It shouldn’t be a surprise that bicycle helmets help protect riders. But now California researchers have found who is more likely to get injured when they don’t wear one — men, minorities, and children.
Only 22% of adults and 12% of young riders who suffered head and neck injuries were wearing helmets, Charles R. Drew University of Medicine and Science in Los Angeles researchers found.
The researchers analyzed data from the National Trauma Data Bank between 2002 and 2012, which involved about 76,000 cyclists who had been injured — 81.1% male and 18.9% female. Women had a higher percentage of helmet use at 28% compared with men at 20%.
The study appeared in a recent issue of Brain Injury.
More than 53% of those studied suffered a serious or critical injury, with 15% reporting minor injuries.
Of those cyclists who suffered head and neck injuries, men were 36% more likely to die than women. Black and Hispanic people had longer hospital and intensive-care stays and higher mortality than white people, the researchers found.
About 67 million U.S. residents use bicycles. In previous studies, wearing a helmet has been shown to protect against serious injury and death. Yet, fewer than half of children and adults report using helmets.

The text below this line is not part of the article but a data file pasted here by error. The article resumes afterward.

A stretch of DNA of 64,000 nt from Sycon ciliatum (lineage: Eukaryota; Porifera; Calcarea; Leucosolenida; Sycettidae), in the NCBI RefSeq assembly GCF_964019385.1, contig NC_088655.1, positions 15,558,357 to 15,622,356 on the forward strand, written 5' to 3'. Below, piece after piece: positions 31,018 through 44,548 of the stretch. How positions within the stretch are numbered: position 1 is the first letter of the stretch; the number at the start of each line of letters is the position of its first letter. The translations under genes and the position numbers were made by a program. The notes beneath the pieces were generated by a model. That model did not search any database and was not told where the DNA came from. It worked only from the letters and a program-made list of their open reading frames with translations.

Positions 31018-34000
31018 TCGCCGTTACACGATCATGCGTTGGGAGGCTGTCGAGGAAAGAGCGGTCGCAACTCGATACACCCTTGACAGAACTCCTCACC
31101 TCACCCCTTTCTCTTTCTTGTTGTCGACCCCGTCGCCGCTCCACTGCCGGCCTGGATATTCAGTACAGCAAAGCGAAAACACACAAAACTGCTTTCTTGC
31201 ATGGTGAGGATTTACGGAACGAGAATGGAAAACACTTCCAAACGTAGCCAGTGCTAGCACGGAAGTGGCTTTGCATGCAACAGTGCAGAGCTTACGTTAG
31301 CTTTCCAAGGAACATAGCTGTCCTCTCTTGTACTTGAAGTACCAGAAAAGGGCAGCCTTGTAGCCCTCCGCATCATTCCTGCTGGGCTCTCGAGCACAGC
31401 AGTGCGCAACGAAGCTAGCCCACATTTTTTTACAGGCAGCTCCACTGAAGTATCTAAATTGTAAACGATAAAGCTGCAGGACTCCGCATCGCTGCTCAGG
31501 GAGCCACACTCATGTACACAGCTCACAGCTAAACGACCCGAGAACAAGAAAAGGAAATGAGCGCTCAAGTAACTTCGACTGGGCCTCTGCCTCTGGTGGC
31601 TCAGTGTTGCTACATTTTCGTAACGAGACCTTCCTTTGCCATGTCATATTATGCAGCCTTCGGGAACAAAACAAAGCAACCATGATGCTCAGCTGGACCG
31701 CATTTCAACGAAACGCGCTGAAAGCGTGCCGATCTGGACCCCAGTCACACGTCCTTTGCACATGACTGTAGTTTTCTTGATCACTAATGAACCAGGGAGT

The refusers reported the helmets were “uncomfortable” and “annoying,” according to the study.
The researchers suggest that mandatory helmet laws could improve injury and mortality rates due to bicycling accidents.
In Pennsylvania, the number of bicycle crash fatalities has nearly doubled in the five years between 2013 and 2017, from 11 in 2013 to 21 in 2017, according to the Pennsylvania Department of Transportation’s most recent report. Total crashes, however, went from 1,383 in 2013 to 1,141 in 2017.
The state requires children under age 12 to wear a helmet when operating a bicycle or riding as a passenger. If they are cited for not wearing a helmet, the $25 fine can be waived and the charges dismissed if the offender gets a helmet before the hearing. There is a religious exemption for helmet use, according to PennDot.
Despite the law, more than 20% of the fatalities and injuries in the state involved children 5 to 14 years old. Five of the 21 fatalities in 2017 were in this age group, according to the PennDot report.